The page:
More complaints are coming into the ABC15 newsroom from East valley residents complaining about their utility company. This time, it's about water being turned off with no notice.
A spokesman with Johnson Utilities says water is only turned off when customers don't pay their bills, and only after several notices are provided to these customers.
Those who contacted us disputed that saying they paid their bills on time; some said they received no disconnect notice from the company.
Megan Dear was surprised to find out she owed the company money when she called to pay her monthly bill on May 18, several days before the deadline. She says a customer service representative informed her that her service would be disconnected that day.
Dear said she told the customer service agent that she would pay whatever was required to keep the taps on, even though she was not aware of any past due balance, or had not received any disconnect notices.
The customer service agent informed her a notice was sent out earlier in the month. Dear offered to take care of the matter and figure out the problem later.
"She refused to take my payment. was shocked, she wouldn't take my payment," said Dear.
After three more phone calls, speaking to different customer serve agents and several hours, Dear said she was finally able to make the payment, but they still shut her water off. That prompted more frustrated phone calls.
Johnson Utilities finally turned her water back on that same day and offered to waive the disconnect fee, which Dear had to pay.
"It's just one thing after another with this company," said Dear.
She said she was one of the several people who was considering leaving San Tan Valley and moving to another community just to get away from Johnson Utilities.
ABC15 took these concerns to the state agency in charge of overseeing utility companies.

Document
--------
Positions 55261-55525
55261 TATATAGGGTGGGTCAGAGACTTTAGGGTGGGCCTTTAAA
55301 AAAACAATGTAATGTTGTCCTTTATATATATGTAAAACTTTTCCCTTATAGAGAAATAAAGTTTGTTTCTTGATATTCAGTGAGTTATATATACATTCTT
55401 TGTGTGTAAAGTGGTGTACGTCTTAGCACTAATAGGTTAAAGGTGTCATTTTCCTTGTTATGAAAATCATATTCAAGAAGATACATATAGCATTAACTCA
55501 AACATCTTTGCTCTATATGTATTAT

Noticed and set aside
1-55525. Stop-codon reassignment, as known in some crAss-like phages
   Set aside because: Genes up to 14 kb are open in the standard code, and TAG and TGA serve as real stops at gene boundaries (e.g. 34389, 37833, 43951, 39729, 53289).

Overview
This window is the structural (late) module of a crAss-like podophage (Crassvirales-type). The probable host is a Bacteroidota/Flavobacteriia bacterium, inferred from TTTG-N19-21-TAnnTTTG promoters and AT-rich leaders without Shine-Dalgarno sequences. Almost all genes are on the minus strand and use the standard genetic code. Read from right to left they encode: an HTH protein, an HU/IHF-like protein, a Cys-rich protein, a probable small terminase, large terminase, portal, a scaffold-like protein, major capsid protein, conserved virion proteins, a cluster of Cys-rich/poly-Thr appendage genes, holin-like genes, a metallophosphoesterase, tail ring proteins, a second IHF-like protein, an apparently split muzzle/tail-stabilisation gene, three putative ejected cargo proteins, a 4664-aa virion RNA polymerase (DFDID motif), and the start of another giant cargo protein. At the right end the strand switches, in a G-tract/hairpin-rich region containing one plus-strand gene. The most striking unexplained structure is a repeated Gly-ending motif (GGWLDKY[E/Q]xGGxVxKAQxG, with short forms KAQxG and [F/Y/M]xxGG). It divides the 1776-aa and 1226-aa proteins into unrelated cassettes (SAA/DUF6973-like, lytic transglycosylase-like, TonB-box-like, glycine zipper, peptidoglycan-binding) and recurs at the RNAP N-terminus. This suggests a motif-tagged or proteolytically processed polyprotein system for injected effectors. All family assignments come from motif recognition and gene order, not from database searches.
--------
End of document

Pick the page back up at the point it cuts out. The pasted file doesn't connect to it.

Angie Holdsworth said the ACC did not have a lot of complaints against Johnson Utilities.
"We are actually able to resolve a lot of issues before they actually become into mediation or a formal complaint," said Holdsworth.
Many who filed complaints about the water quality, pressure or billing disputes typically had the problems solved within days.
Holdsworth said they had investigators looking into every complaint that came in and contacted the utility company for a response. In most cases, the utility company had already taken care of the issue. If a customer was still not satisfied, the next step was a mediation, and finally a formal complaint, which would go before ACC commissioners.
Holdsworth said in order for the state agency to take action against any utility company they had to have a pattern of complaints showing the company was not able to fulfill their job or provide service to the community.
Action could include penalties and in some cases an interim manager assigned to work at the utility company.
"No complaint we have received so far has violated an ACC requirement," said Holdsworth.
She added that sometimes people may file complaints with county officials or elected officials, but that did not mean they were being reported to the ACC.
To file a complaint against any utility company overseen by the ACC you can go to their website www.acc.gov. Click on "Utilities Division" to access the complaint form.
ABC15 has a request into Johnson Utilities to talk to them about all of these problems in the San Tan Valley community.
A spokesman says he will pass on our request to appropriate people.